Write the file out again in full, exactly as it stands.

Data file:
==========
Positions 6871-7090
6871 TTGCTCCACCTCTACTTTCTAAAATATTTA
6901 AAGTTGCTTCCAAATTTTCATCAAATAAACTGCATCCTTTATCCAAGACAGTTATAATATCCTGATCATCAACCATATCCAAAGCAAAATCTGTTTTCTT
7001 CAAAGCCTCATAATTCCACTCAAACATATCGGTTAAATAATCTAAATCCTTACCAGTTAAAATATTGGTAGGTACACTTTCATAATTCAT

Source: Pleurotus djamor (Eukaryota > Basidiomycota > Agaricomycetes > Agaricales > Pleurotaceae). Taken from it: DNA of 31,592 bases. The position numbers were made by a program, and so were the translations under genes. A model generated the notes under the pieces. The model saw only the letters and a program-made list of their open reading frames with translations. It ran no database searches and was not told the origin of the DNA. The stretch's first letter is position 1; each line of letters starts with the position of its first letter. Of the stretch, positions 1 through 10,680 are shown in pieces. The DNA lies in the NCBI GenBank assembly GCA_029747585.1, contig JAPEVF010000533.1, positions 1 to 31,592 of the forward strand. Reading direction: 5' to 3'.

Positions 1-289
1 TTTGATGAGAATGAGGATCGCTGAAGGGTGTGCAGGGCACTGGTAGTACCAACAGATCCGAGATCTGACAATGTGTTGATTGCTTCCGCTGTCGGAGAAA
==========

Positions 6871-7090
6871 TTGCTCCACCTCTACTTTCTAAAATATTTA
6901 AAGTTGCTTCCAAATTTTCATCAAATAAACTGCATCCTTTATCCAAGACAGTTATAATATCCTGATCATCAACCATATCCAAAGCAAAATCTGTTTTCTT
7001 CAAAGCCTCATAATTCCACTCAAACATATCGGTTAAATAATCTAAATCCTTACCAGTTAAAATATTGGTAGGTACACTTTCATAATTCAT

Source: Pleurotus djamor (Eukaryota > Basidiomycota > Agaricomycetes > Agaricales > Pleurotaceae). Taken from it: DNA of 31,592 bases. The position numbers were made by a program, and so were the translations under genes. A model generated the notes under the pieces. The model saw only the letters and a program-made list of their open reading frames with translations. It ran no database searches and was not told the origin of the DNA. The stretch's first letter is position 1; each line of letters starts with the position of its first letter. Of the stretch, positions 1 through 10,680 are shown in pieces. The DNA lies in the NCBI GenBank assembly GCA_029747585.1, contig JAPEVF010000533.1, positions 1 to 31,592 of the forward strand. Reading direction: 5' to 3'.

Positions 1-289
1 TTTGATGAGAATGAGGATCGCTGAAGGGTGTGCAGGGCACTGGTAGTACCAACAGATCCGAGATCTGACAATGTGTTGATTGCTTCCGCTGTCGGAGAAA